Ms. JOHNSON: Yeah. Because now they not only had, you know, the white readership, now they had a whole other readership that joined in.
MARTIN: If you're just joining us, you're listening to TELL ME MORE from NPR News. I'm speaking with model, author, reality show host Beverly Johnson. We're talking about her historic Vogue magazine cover in 1974. She was the first African-American woman to grace the cover of Vogue.
You just mentioned that some of these magazines would literally get hate mail when they had an African-American on the cover, like Glamour, the editor told you. Did you ever experience any of that while you were working, people not want to do your hair or not wanting to do your face, or not wanting to dress you or work with you? Did any of that ever happen while you were doing your job?
Ms. JOHNSON: Well, there was definitely, you know, racism, you know, in that industry. There was a time when there weren't any black makeup artists or hairdressers. So to have these white hairstylists at the time try to do your hair was kind of comical because they didn't have a clue. And when I was working, my white peer would be getting more money for the same job that I was doing.
Ms. JOHNSON: Oh yeah.
MARTIN: How'd you figure that out?
Ms. JOHNSON: Well, she told me.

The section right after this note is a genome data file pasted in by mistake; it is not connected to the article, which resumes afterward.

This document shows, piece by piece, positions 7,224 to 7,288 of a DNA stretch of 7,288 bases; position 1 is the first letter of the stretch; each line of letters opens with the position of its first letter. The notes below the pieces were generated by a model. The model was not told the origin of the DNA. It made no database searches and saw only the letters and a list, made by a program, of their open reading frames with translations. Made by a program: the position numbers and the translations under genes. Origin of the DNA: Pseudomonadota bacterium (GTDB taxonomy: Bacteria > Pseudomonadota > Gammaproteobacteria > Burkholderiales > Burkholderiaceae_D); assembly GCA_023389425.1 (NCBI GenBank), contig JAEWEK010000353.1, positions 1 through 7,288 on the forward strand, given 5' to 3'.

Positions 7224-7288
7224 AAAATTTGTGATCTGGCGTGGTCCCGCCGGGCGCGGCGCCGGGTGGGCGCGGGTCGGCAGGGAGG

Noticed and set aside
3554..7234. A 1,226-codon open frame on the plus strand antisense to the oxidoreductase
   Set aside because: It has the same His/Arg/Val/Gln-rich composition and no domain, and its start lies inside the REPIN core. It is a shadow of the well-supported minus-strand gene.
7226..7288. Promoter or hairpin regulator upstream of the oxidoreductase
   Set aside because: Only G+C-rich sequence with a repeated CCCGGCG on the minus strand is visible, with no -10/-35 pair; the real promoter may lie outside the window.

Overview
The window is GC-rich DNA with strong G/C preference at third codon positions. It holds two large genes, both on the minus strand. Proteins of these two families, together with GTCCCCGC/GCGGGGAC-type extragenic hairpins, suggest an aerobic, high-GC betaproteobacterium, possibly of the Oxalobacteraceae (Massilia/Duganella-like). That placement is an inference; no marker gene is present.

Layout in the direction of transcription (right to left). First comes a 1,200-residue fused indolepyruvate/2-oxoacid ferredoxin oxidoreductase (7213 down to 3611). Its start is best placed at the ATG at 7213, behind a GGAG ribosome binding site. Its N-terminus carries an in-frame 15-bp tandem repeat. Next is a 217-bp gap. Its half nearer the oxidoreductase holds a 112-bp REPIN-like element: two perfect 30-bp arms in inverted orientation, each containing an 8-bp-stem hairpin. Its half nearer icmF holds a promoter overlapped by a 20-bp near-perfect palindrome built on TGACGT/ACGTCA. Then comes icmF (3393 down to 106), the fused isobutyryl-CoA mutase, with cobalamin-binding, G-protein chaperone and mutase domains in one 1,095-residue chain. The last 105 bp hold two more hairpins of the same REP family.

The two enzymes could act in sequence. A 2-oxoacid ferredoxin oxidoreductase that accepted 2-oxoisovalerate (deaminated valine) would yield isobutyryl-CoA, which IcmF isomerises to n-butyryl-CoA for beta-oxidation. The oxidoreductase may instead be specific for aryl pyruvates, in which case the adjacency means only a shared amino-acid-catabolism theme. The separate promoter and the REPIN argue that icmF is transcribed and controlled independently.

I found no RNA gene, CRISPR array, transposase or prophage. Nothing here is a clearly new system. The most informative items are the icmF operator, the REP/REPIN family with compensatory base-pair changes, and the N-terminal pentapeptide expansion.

(Soundbite of laughter)
Ms. JOHNSON: She told me what she was getting. And I, you know, really went into the agency and I really just, you know, at this particular time I had already had the Vogue cover and I could say certain things that I couldn't say when I was first starting out, and the favorite nation was instituted into the modeling world...
MARTIN: What does that mean?
Ms. JOHNSON: ...meaning that what she got paid I had to be paid the same thing.
MARTIN: What do you make of the status of black models in the industry now?
MARTIN: Well, right now it's a kind of sad story. It's a sad and an old story. But what I love seeing in the past was that we were finally seeing all these different types of, you know, women - color and, you know, models from Africa, Brazil, I mean just all over the world, and that was just really wonderful to see. And then to go back to the state where you would see fashion shows where there weren't any black models, it's a little disturbing. And you know, I do speak to the young models that are working today and they do have a problem with it, and I don't know what to say about that.